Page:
Skip to content


S. R. Chockalingam Chettiar Vs. Commissioner of Gift-tax. - Court Judgment

LegalCrystal Citation
SubjectDirect Taxation
CourtChennai High Court
Decided On
Case NumberTax Cases Nos. 80 and 81 of 1963 (Reference Nos. 27 and 28 of 1963
Reported in[1968]70ITR397(Mad)
AppellantS. R. Chockalingam Chettiar
RespondentCommissioner of Gift-tax.
Cases ReferredMiss Dhun Dadabhoy Kapadia v. Commissioner of Income
Excerpt:
- .....manner as they think most beneficial to the company.explanation. - in this sub-section, equity share capital and equity shares have the same meaning as in section 85.'this section shows that the moment the officer is made, a right in prescient is conferred on the existing shareholders to acquire those shares. section 81(1) (c) shows that this right can be renounced in favour of another person. section 81(1) (d) shows that if the shareholder fails to exercise the right thus conferred on him, the company has got the power to dispose of the shares in such manner as they think most beneficial to the company. these provisions would show that what is contemplated therein is a right in prescient and not a future right. in this connection, we may observe that so far as the legal concept of a.....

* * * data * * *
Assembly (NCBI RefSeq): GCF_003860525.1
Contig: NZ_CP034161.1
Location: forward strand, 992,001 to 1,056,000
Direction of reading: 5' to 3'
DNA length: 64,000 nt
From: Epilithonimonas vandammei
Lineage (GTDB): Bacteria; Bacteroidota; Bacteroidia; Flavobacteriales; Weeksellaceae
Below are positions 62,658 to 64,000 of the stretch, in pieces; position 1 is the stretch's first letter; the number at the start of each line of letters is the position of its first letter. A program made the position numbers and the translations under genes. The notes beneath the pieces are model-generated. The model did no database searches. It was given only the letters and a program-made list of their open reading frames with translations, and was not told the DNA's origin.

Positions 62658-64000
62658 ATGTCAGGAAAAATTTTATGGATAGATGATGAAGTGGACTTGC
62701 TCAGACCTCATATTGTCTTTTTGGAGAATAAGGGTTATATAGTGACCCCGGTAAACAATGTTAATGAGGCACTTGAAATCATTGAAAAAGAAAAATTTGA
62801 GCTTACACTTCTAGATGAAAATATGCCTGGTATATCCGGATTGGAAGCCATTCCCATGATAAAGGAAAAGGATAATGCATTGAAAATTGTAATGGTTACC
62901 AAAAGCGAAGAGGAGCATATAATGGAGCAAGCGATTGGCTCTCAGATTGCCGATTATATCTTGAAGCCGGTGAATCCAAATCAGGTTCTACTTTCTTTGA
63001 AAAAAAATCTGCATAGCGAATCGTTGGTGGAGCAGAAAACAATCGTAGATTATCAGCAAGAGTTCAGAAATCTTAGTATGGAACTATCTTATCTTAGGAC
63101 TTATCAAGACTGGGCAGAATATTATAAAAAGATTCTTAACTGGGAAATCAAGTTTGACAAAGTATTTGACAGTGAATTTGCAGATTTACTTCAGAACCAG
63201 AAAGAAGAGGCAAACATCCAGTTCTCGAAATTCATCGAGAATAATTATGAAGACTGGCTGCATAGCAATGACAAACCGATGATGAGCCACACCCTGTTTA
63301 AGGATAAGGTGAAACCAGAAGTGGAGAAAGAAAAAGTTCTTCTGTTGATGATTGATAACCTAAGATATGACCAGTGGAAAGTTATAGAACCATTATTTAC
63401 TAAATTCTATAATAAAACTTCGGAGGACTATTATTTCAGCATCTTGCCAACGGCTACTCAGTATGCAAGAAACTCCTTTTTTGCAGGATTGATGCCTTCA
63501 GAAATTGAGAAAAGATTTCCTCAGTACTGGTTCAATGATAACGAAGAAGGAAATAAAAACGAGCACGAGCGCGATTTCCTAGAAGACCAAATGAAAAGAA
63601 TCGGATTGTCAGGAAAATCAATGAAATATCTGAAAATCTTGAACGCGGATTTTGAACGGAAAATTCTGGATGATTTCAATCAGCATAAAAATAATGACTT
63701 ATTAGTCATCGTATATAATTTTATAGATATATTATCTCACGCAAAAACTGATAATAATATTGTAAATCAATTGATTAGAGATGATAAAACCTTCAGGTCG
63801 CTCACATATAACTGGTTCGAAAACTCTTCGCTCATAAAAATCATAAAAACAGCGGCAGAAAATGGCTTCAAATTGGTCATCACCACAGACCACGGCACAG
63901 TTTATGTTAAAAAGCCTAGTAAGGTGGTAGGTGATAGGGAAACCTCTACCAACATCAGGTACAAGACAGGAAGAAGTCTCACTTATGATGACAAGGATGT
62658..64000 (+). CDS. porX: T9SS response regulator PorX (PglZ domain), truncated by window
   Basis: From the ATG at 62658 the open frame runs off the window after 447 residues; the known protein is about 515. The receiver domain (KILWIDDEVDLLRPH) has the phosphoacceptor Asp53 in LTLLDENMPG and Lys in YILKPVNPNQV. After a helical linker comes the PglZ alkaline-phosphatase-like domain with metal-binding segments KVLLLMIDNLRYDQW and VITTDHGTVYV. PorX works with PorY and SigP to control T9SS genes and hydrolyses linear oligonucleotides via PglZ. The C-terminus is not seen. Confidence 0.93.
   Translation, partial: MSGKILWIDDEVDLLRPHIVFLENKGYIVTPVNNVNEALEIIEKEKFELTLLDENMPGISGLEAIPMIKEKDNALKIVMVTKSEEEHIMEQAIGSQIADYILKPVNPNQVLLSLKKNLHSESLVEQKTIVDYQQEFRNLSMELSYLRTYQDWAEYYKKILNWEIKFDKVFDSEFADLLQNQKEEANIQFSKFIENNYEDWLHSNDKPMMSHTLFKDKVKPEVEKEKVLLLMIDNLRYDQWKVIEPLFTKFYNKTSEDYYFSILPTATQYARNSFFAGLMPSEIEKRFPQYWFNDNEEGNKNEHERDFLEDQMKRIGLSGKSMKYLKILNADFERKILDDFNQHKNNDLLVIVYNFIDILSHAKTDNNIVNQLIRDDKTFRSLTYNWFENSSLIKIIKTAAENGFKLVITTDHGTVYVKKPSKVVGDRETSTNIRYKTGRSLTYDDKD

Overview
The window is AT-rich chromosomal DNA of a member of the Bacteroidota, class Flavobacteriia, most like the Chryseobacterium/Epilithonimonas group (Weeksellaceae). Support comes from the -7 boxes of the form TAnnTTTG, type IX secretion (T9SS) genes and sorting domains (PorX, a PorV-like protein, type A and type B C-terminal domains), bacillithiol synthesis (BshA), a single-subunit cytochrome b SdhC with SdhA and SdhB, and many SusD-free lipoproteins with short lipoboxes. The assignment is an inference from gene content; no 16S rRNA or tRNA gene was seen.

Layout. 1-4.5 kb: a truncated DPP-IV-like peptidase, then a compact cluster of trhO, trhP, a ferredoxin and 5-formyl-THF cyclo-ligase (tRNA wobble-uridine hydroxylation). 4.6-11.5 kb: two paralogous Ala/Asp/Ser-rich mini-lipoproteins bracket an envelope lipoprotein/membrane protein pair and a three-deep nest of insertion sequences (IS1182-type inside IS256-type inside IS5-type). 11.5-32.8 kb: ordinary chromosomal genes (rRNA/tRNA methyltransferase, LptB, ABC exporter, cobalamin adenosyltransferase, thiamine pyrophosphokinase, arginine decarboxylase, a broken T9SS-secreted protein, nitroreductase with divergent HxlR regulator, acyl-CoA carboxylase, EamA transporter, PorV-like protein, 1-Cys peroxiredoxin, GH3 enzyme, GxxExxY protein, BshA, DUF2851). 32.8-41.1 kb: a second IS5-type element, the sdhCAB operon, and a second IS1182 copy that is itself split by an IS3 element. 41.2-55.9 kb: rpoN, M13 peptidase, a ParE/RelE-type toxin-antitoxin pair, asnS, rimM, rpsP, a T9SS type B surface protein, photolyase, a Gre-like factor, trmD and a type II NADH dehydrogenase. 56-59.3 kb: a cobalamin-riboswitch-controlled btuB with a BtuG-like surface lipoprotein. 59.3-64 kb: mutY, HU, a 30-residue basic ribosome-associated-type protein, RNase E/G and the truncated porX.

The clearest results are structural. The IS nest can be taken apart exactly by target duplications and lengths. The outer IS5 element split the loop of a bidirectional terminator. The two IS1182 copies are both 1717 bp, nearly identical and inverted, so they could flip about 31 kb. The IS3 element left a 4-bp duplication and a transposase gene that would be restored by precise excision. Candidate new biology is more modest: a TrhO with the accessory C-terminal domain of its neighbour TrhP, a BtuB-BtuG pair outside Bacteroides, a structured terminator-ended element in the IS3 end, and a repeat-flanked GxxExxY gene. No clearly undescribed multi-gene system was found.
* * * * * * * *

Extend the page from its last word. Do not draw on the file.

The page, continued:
Judgment:

RAMAKRISHNAN J. - This is a reference made to us for decision under section 26 (1) of the Gift-tax Act, 1958, and it arises in the following circumstances :

The assessee S. R. Chockalingam Chettiar, is a shareholder in Sri Ramalingam Choodambikai Mills Limited, Tirupur, wherein the held 450 shares. The assessment year was 1958-59. In the previous year, that is, the year ended April, 12, 1958, the company issued fresh capital, acting under the provisions of section 81 of the Indian Companies Act, 1956, the company issued a circular to the shareholders stating that they could renounce the shares offered to them in favour of any person or persons, that if they wished to exercise such a right, they must sign the from of renunciation and their nominees must also sign in the prescribed acceptance form. These forms were sent to the shareholders as enclosures to the said circular. The assessee, Chockalingam Chettiar, received that circular, and the company had offered to allot to him from out of the fresh of the fresh capital 800 equity shares. On June 15, 1957, the assessee signed the form of renunciation in favour of one S. K. Soundappa Chettiar, who signed the acceptance form and applied to the company for allotment of 800 equity shares.